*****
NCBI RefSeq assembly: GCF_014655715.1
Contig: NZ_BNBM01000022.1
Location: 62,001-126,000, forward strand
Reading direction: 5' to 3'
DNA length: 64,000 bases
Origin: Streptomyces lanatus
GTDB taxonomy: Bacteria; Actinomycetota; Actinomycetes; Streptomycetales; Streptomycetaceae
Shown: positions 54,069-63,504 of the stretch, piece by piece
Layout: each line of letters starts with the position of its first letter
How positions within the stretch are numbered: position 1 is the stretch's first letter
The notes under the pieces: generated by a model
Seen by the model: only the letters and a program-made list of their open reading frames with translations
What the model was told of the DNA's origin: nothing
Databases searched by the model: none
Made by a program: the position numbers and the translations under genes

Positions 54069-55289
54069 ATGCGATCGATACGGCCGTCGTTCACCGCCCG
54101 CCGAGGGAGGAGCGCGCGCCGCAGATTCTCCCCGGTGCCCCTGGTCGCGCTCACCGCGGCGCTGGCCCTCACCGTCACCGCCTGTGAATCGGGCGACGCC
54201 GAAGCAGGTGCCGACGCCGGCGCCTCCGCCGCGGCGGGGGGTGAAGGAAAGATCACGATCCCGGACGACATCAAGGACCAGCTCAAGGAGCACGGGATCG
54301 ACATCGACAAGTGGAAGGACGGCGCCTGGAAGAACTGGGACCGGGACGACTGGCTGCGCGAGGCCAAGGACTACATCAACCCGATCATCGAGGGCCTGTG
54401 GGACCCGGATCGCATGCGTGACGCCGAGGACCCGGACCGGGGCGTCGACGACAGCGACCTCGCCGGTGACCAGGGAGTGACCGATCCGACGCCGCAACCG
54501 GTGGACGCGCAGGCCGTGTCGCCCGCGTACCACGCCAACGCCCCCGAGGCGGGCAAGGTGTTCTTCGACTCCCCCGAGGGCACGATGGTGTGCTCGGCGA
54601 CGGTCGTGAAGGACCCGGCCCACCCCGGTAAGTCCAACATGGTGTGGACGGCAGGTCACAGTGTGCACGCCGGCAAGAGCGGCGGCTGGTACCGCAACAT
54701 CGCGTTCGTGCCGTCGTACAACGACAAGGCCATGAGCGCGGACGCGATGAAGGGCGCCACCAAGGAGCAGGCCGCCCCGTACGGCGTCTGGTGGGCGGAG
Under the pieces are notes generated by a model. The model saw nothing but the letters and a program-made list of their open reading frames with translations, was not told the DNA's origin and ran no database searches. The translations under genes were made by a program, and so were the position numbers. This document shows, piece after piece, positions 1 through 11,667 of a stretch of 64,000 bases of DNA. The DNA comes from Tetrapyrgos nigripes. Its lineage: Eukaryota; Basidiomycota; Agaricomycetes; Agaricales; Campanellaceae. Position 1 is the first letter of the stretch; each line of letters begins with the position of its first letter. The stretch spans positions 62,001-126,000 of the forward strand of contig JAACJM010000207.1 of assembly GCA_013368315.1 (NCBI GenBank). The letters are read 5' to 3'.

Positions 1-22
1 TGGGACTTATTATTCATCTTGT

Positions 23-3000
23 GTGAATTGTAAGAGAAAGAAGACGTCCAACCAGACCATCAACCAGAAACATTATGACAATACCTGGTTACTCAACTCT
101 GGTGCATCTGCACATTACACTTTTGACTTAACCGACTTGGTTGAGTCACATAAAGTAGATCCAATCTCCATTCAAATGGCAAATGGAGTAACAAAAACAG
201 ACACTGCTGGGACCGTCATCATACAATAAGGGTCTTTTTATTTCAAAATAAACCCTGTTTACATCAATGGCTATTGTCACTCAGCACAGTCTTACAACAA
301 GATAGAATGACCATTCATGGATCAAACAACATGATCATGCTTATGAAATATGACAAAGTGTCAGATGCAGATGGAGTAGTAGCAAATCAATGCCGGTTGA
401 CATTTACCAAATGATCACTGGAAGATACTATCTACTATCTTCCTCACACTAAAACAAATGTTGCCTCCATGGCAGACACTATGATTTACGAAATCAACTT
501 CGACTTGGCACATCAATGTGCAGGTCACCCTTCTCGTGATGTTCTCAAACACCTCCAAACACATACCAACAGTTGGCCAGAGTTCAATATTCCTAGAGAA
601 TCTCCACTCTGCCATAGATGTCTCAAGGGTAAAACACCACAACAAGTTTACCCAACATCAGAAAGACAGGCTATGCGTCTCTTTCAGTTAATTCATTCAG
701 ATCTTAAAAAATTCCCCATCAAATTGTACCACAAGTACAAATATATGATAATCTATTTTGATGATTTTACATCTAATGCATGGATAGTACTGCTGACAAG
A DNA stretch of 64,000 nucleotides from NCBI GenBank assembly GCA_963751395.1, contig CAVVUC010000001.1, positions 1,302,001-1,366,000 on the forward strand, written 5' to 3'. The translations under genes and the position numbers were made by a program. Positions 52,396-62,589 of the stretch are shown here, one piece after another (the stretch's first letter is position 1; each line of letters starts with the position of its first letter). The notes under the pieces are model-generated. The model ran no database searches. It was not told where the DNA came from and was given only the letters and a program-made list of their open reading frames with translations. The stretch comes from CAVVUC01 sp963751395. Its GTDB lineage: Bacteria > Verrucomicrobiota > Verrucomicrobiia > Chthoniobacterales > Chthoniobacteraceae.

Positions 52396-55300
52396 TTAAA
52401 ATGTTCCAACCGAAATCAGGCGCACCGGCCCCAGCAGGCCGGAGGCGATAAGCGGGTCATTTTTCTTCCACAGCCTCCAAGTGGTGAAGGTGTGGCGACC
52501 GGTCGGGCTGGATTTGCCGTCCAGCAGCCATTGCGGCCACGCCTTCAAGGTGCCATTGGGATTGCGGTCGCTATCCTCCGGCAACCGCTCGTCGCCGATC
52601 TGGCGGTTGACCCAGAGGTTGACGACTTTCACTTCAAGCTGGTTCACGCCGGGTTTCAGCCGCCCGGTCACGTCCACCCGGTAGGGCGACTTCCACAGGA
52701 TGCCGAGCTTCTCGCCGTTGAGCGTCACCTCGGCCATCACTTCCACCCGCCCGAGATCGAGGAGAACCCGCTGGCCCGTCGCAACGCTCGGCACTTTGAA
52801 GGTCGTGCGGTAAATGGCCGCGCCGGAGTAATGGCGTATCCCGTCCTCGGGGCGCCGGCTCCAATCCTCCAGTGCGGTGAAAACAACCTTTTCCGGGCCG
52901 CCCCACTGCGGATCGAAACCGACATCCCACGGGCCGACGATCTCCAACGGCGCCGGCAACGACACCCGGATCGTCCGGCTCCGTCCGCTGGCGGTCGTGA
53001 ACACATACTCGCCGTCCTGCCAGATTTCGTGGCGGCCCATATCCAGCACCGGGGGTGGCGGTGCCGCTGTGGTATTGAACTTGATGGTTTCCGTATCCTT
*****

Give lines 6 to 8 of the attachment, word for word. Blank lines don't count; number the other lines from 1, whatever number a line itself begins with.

Origin: Streptomyces lanatus
GTDB taxonomy: Bacteria; Actinomycetota; Actinomycetes; Streptomycetales; Streptomycetaceae
Shown: positions 54,069-63,504 of the stretch, piece by piece